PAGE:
Now the energy raisers are far more systematic, says Jones. Prior to the event, team leaders meet for a “setup night,” at which time the solar storage tank is placed and the pipe layout determined. On the day of the event, volunteers are organized into five teams. A roof-and-ground team attaches the rack of evacuated tubes, overseeing the “goop, shake, and pass the tube” assembly line (see “Goop” sidebar). The solar pipe-run team installs the pipe from attic to tank, and connects the thermostat wire and differential controller. A tank team connects the pipe to the heat exchanger, and installs the pump and gauges. The attic team routes pipe through the roof, while the communications team stays on the ground to answer questions from spectators.
The complexity and scope of each system varies. Collectors have been mounted on roofs, walls, and the ground. The group has installed one- and two-tank systems, typically using 80- or 119-gallon solar storage tanks, but these systems tend to be too costly for the majority. Most often, homeowners choose a system with a smaller, 50-gallon solar tank to add to the home’s existing water-heating setup.
An annual membership fee (currently $55 per household, $75 per business, or $15 for low-income households) entitles a homeowner to either an energy audit or one solar site visit per year, where a staff member determines the feasibility of installing a solar thermal or solar-electric system. PAREI helps homeowners determine an installation plan that suits their needs—either hiring a professional installer, hiring PAREI’s professional crew to assist with the installation, working with PAREI to learn to perform the installation on their own, or participating in an energy raiser.
“Most homeowners come out for at least one energy raiser, and then decide which way to go,” Jones explains. “Some folks fall in love with the immediate gratification and community spirit of an energy raiser, while others get the confidence they need to go it alone. Then there’s a good many that realize a hands-on approach is not for them and that they’d rather hire a professional. And that’s alright—any which way they go about it, we’ve accomplished our goal.”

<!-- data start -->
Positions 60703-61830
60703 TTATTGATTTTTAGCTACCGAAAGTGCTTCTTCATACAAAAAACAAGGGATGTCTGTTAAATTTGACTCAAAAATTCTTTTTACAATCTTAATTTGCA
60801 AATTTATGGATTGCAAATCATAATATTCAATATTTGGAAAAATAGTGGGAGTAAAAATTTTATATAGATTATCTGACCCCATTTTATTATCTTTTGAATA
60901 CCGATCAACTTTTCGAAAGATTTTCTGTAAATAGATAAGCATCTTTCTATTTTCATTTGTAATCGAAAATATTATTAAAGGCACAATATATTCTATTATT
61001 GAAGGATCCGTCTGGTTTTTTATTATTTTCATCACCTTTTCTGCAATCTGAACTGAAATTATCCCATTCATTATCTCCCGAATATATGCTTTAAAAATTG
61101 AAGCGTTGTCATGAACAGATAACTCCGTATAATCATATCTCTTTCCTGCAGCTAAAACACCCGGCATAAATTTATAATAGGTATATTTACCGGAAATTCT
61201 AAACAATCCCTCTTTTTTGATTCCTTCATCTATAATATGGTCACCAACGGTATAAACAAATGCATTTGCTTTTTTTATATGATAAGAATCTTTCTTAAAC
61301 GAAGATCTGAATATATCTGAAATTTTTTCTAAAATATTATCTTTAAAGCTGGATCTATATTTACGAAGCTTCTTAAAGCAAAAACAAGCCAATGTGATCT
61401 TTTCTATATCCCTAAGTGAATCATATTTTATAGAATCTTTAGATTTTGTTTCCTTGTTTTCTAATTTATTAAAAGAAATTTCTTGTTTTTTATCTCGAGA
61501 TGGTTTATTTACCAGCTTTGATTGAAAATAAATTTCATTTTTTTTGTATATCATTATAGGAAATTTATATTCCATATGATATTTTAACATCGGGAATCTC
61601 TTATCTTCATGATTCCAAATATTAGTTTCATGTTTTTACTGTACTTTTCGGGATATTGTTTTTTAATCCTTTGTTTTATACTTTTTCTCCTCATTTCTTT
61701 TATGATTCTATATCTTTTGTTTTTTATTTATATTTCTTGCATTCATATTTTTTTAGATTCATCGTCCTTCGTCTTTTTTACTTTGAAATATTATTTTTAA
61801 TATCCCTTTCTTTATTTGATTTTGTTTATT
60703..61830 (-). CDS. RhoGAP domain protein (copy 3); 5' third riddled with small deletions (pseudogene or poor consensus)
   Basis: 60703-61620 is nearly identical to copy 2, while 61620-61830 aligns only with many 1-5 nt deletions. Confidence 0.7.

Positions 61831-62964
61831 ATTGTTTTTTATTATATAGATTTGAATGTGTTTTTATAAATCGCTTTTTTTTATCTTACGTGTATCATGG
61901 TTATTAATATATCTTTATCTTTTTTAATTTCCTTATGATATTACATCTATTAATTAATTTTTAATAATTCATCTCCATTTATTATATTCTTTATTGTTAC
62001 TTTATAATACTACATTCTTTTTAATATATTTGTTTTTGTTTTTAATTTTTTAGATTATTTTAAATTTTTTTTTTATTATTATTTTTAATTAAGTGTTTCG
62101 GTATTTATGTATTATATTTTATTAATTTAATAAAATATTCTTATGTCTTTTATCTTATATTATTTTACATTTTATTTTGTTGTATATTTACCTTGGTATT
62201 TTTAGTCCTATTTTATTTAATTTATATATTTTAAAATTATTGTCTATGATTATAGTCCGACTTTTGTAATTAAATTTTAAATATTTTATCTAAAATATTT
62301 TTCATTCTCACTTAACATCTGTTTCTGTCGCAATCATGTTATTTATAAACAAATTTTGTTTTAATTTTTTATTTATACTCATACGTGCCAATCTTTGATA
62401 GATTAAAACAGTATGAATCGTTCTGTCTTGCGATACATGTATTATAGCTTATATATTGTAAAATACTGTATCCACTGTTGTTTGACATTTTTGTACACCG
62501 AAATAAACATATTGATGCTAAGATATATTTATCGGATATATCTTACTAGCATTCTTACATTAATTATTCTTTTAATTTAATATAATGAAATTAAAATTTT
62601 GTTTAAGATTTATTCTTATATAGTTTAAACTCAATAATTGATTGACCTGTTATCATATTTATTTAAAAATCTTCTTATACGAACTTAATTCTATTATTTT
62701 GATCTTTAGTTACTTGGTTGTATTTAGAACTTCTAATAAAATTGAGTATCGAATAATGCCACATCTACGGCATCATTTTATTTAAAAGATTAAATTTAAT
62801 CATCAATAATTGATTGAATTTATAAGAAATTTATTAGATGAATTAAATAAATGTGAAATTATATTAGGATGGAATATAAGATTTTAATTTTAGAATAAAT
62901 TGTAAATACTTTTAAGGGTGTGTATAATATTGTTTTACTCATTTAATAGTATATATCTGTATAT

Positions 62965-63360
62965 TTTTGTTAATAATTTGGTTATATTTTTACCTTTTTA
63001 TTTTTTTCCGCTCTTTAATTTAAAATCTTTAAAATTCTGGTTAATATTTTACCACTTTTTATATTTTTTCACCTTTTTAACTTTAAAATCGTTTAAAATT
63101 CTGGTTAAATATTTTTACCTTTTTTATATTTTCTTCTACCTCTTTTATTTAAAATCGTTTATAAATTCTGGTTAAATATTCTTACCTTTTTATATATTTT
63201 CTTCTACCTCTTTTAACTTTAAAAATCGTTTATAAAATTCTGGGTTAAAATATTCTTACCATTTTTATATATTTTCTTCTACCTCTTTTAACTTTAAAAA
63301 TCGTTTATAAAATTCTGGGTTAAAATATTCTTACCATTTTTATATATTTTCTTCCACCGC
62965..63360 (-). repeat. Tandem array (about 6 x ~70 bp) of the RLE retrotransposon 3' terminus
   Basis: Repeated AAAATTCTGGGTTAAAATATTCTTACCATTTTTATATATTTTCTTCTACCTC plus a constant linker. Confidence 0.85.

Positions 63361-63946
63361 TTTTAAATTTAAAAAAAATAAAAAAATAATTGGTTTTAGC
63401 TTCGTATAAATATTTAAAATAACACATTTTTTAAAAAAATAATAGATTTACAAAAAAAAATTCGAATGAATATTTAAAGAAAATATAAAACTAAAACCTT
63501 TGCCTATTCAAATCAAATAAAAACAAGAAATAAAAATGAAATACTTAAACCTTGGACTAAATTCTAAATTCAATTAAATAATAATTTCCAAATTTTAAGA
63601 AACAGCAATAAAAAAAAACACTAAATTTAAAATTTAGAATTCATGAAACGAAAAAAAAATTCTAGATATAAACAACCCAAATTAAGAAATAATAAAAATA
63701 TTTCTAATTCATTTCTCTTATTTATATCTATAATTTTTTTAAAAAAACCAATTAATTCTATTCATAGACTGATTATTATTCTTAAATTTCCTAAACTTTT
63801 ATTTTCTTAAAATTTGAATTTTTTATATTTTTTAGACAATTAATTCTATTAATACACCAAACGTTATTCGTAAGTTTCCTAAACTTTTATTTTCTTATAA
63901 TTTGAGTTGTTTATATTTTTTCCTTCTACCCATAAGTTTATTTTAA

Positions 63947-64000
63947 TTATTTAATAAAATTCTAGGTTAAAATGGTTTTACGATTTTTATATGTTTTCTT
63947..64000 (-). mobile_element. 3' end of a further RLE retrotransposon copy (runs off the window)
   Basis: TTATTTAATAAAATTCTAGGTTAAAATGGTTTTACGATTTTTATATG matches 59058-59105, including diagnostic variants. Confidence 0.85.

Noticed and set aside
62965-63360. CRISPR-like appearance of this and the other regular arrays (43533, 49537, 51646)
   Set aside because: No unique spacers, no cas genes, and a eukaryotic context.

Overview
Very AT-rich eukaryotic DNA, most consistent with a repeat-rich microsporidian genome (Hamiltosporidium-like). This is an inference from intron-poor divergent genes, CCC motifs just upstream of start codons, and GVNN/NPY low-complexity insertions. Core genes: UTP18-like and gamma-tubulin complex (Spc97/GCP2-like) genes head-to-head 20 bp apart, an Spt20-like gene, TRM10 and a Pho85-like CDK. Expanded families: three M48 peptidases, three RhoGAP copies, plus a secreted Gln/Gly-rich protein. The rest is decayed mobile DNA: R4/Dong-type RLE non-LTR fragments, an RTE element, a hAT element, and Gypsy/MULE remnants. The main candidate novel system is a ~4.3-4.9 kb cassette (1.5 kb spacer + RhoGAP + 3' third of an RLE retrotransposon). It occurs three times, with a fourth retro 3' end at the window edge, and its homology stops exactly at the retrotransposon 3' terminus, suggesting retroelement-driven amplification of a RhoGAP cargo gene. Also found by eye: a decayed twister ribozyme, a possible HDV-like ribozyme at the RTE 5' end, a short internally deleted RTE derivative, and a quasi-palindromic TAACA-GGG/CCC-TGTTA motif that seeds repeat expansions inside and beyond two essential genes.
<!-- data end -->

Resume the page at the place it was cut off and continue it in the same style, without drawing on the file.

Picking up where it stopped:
Should a homeowner choose the energy-raiser route, they must first volunteer for at least two energy raisers prior to hosting their own—and then pay the favor forward at least twice afterward. The home must also undergo an energy assessment, where PAREI staffers and/or volunteers tour the home to determine ways to reduce the household’s energy consumption and improve its energy efficiency. “This is an essential step,” Jones says, “because we want to ensure that these systems reduce as much fossil-fuel consumption as possible.”
While PAREI does not currently organize energy raisers for solar-electric systems, the group does refer homeowners to local tradespeople who provide members with competitive pricing. Many of these installers, Jones says, sought formal training and certifications as a result of PAREI’s influence. For each referral, PAREI receives a small consulting fee, which helps offset the nonprofit’s expenses.
Other PAREI activities include lectures and hands-on training for the general public. All told, PAREI represents a new model for “how to grow solar economies in communities,” Jones says. “PAREI does more than just organize the energy raisers and provide the necessary volunteer labor. It brings communities together and illustrates the impact a committed group working hand-in-hand can have.”
The group is now making it possible for other communities to replicate its model. Individuals interested in starting an energy initiative are welcome to visit PAREI in New Hampshire and participate in an energy raiser. For those who cannot make the trip, PAREI sells a CD-ROM and DVD “tool kit” that explains, among other things, how to organize energy raisers and rally community support. As part of the package, a PAREI member also serves as an advisor, providing start-up guidance via e-mail or over the phone.
Folks from Portsmouth, New Hampshire, signed on and used PAREI’s model to create SEAREI (Seacoast Area Renewable Energy Initiative) and hosted its first energy raiser in August. The Renewable Energy Initiative of Portland, Maine, also got its start with help from PAREI and held its first energy raiser last March.
“It’s been a very organic process since the beginning. We’d try something, and if it didn’t work, then we’d move on,” Adams says. “But we’ve learned a lot along the way, and we want other communities to benefit from our experiences and do their part to prepare for peak oil as well.”
Associate Editor Kelly Davidson was disappointed that her old clunker did not qualify for “Cash for Clunkers,” but she’s happy that the program got some gas-guzzlers off the road. Until next time, she’s grateful that her 1999 Toyota Corolla still takes her from point A to point B, and gets 20-plus miles per gallon while doing it.
Plymouth Area RE Initiative • 603-536-5030 • www.plymouthenergy.org
Apricus • www.apricus.com • SHW systems